In most cases, the products are separating due to a difference in the specific gravity of the products. Even though this difference is enough to cause the product to separate, it may be too small of a difference on which to base an interface measurement. What variables are required to control the process? Is the overall level value needed as well as the interface? Does the operator need to know the thickness of the upper layer to prevent cross contamination of the separate products?

The best advice is to consult with a local manufacturer’s representative to learn what the best technology is for a particular application. Most process instrumentation vendors have provided sensors for countless level interface applications involving dozens of different liquids, and a representative can tap into this accumulated knowledge. The world’s most advanced instrument will not work if it is installed in the wrong process or just not applied correctly.

Click to read the full article at InTech magazine.

Automation Founders Circle: Klein earns Arnold O. Beckman Award

Automation Founders Circle: Klein earns Arnold O. Beckman Award

This article is an excerpt from the InTech magazine article, “Sonar advances, underwater discoveries earn Klein ISA Beckman Award” by Jim Strothman. To read the full article, see the link at the bottom of this post.
"Martin Klein, 1966"

Martin Klein with the first commercial towed side-scan sonar, Boston Harbor, 1966.

ISA will honor Martin Klein by presenting him with its Arnold O. Beckman Founder Award on 17 October, the opening day of ISA Automation Week.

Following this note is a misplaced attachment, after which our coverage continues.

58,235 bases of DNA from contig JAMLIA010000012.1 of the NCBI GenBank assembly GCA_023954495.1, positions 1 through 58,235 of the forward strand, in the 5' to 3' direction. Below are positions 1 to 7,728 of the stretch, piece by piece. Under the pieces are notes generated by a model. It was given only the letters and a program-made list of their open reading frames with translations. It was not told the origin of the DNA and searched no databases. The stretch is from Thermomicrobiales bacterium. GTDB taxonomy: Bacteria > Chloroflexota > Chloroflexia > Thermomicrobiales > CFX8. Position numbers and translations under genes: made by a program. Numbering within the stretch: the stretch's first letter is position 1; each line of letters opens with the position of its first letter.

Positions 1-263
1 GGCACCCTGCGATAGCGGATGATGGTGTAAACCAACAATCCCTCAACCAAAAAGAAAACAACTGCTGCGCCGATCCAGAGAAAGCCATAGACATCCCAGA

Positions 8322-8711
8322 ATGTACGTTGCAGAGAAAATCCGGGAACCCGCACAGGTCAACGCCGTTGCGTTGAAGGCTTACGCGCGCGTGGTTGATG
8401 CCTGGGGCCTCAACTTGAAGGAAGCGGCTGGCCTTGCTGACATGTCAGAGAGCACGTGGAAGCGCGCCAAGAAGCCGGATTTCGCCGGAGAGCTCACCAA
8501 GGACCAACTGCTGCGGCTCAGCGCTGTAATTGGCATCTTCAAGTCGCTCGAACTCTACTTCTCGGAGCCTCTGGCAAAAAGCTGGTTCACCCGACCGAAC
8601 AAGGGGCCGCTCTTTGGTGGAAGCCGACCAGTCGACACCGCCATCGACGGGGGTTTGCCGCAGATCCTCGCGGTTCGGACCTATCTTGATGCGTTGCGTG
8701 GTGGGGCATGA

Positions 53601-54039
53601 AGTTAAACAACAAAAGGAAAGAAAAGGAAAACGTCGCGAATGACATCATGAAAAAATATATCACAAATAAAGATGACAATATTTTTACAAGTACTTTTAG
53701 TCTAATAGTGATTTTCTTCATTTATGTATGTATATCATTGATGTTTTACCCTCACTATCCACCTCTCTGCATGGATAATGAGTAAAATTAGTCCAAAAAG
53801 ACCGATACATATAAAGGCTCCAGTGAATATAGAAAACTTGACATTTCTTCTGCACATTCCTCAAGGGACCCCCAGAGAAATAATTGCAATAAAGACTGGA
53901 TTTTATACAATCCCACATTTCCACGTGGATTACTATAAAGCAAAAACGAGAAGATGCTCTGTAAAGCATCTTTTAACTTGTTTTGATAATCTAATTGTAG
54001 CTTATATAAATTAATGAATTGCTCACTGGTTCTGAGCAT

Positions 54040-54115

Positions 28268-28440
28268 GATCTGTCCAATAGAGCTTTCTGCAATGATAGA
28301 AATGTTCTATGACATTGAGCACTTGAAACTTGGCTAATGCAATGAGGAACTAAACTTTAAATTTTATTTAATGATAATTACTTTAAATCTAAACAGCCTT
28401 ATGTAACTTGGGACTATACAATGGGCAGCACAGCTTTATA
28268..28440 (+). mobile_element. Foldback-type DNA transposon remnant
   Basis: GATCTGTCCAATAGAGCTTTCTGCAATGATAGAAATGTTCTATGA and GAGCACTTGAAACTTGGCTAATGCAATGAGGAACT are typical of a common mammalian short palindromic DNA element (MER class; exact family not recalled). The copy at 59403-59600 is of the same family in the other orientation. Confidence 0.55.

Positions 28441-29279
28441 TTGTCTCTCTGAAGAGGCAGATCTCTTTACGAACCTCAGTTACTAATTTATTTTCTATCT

Given in honor of Dr. Arnold O. Beckman, founder of Beckman Instruments, the award “recognizes a significant technological contribution to the conception and implementation of a new principle of instrument design, development, or application.”

Klein’s citation credits him “for the invention and development of the dual-channel side-scan sonar instrumentation, which opened the world’s oceans for exploration, safe navigation, and underwater recovery.”

“I’m honored and humbled,” said Klein, who left EG&G in 1967 to form his own company, Klein Associates, Inc. He started it in a basement of his rented apartment, and then later moved to a lumberyard he converted in Salem, N.H.—well aware his sonar-manufacturing competitors were giant defense firms with deep pockets, including EG&G and Westinghouse.

“Because of my field, I’m involved in many different worlds. In some, I am well known, in others, not at all. But like Beckman, I’ve always felt of myself as an instrument man,” he said.

“We made a difference in opening up ocean exploration,” Klein humbly said.

Read the full article on InTech‘s website.

Wireless Systems and Gas Turbine Engines

Peter Fuhr, a distinguished scientist with Oak Ridge National Laboratories comments on the ISA Communication Division’s participation in ISA Symposia.  The 57th International Instrumentation Symposia was held in St. Louis, Missouri on 20-24 June 2011 at the Chase Park Plaza Hotel.   Dr. Fuhr shares his comments on Wireless Standard 107.4 and technical presentations that covered wireless systems & gas turbine engine measurements and other instrumentation topics.  Peter says, groups from industry, academia and government have come together to discuss these topics and increase their technical knowledge.


To find out more about the instrumentation focused presentations and topics covered at the 57th IIS Symposium, please visit or

Thoughts from the 57th IIS Symposium

ISA Staff talks with Grant Patterson, ISA Test Measurement Division Director regarding his thoughts on the valuable technical content presented at the 57th International Instrumentation Symposium in St. Louis, MO this past June 2011. Listen to Mr. Patterson’s thoughts on the technical content presented by Keynote Speakers and Instrumentation Experts.